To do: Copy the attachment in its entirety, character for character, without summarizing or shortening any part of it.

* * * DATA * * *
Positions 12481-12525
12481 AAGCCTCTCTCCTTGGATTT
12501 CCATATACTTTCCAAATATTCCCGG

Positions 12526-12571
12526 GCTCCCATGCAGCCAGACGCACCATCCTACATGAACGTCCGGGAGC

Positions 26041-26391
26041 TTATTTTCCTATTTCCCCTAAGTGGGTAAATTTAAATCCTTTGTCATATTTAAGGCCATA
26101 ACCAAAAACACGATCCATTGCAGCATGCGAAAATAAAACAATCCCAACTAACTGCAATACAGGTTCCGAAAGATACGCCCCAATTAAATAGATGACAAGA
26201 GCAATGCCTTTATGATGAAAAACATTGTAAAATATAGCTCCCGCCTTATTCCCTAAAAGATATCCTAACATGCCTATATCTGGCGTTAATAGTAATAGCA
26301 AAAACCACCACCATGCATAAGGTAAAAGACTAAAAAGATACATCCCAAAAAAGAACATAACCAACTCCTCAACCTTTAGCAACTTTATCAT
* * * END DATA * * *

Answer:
Positions 12481-12525
12481 AAGCCTCTCTCCTTGGATTT
12501 CCATATACTTTCCAAATATTCCCGG

Positions 12526-12571
12526 GCTCCCATGCAGCCAGACGCACCATCCTACATGAACGTCCGGGAGC

Positions 26041-26391
26041 TTATTTTCCTATTTCCCCTAAGTGGGTAAATTTAAATCCTTTGTCATATTTAAGGCCATA
26101 ACCAAAAACACGATCCATTGCAGCATGCGAAAATAAAACAATCCCAACTAACTGCAATACAGGTTCCGAAAGATACGCCCCAATTAAATAGATGACAAGA
26201 GCAATGCCTTTATGATGAAAAACATTGTAAAATATAGCTCCCGCCTTATTCCCTAAAAGATATCCTAACATGCCTATATCTGGCGTTAATAGTAATAGCA
26301 AAAACCACCACCATGCATAAGGTAAAAGACTAAAAAGATACATCCCAAAAAAGAACATAACCAACTCCTCAACCTTTAGCAACTTTATCAT